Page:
The biggest issue with the box is arthritic disk I/O, resulting in slow loading of large programs. I could theoretically up the RAM to 384MB (the max Fujitsu says it will take) and swap in a faster HD, but this is mostly an experiment to see what I can wring out of ancient hardware, and I'm disinclined to spend money on it.

Puppy is a fairly good fit for the low end hardware, and I wasn't expecting a lot, so I'm reasonably happy.
______
Dennis
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rdmyofb

Joined: 21 Jan 2010
Posts: 1

PostPosted: Fri 22 Jan 2010, 13:02    Post subject: compaq presario r3000
Subject description: older laptop conquered finally
 

I installed puppy 4.3.1 from live cd on this older laptop. it has (i think) 512 mb ram 800mhz processor w dvd/cd drive. I couldnt get past grub on dvd so i burned a live cd and got it up n running. When i tried to install to hdd it was getting hung with grub something about the way the drive was formatted , if i recall. so after hunting the forums i found the auto installl frugal script that was posted and it worked perfectly. very quick and easy install. I wish the live cd would offer that script it would save MUCH time and HEADACHES. Overall it seems to work very well . I only wanted it for the wife to use for browsing and email on the counter (wired ethernet) .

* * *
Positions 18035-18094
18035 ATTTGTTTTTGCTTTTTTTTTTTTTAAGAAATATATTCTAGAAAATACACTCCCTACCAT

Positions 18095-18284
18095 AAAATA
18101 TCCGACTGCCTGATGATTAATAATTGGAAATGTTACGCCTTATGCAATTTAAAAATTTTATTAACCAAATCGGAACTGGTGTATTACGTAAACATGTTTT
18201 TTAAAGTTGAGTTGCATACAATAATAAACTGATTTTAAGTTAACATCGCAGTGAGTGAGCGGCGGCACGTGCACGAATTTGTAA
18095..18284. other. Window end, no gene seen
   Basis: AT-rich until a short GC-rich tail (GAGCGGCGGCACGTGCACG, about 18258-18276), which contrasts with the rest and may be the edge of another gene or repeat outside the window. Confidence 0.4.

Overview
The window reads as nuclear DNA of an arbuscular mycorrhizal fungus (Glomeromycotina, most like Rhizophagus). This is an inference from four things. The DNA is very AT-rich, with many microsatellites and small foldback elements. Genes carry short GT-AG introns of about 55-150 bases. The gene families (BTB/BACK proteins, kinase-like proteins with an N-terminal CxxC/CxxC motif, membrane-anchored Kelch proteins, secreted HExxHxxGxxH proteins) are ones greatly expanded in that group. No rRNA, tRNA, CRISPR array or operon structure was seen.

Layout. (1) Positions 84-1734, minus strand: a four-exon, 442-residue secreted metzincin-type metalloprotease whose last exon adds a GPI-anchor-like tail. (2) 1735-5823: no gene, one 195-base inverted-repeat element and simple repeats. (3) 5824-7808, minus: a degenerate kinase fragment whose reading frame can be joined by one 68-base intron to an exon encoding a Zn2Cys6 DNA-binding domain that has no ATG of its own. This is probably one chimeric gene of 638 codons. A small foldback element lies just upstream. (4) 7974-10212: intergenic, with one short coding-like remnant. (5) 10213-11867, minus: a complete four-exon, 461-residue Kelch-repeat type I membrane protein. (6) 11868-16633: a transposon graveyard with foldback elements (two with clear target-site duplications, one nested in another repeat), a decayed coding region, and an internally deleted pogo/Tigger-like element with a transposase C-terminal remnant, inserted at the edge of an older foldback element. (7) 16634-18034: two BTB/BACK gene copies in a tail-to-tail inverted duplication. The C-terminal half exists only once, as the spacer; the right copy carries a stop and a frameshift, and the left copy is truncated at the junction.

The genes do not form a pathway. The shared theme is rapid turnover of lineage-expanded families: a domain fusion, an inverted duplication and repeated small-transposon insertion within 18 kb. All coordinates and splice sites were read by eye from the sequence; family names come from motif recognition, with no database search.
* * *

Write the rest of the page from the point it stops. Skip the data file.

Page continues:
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rerwin


Joined: 24 Aug 2005
Posts: 1512
Location: Maine, USA

PostPosted: Fri 22 Jan 2010, 18:06    Post subject:  

ravensrest,
Quote:
One of the reasons for keeping Windows is that this computer has a built-in analog modem that lets me use standard phone lines when necessary. Never got it to work under Puppy.
BS
Puppy should work with most/all built-in laptop modems. However, 4.3.1-k2.6.30.5 contains an erroneous version of the driver for many (SmartLink) such modems. The k2.6.25.16 version of 4.3.1 contains the correct driver. If you have either the 2.6.25.16 or 2.6.21.. iso, from it copy /lib/modules/all-firmware/slmodem to the same place in 4.3.1-k2.6.30.5.

If the modem is detected as ttySHSF0 but that does not work, there is a way to fix that (but I need particulars) or you can wait for my imminent new modem fix pack, due shortly in the 4.3.1 bugs thread.
Richard
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jprsa

Joined: 05 Nov 2007
Posts: 14

PostPosted: Sat 23 Jan 2010, 00:28    Post subject: How do I Drive the External monitor  

Hi, mikeb mentioned he is using an HP laptop where he was able to configure Puppy to drive his external monitor.

i would like to know what steps I should do to replicate that.

i am using an old Dell Inspiron B120 laptop running on Puppy 431 via a USB memory card.

I use Xorg and could not get the external monitor to display an extended desktop, like you can in windows. Right no, my external monitor just displays the same desktop displayed on my laptop's monitor.

Any help will be greatly appreciated.

Thanks.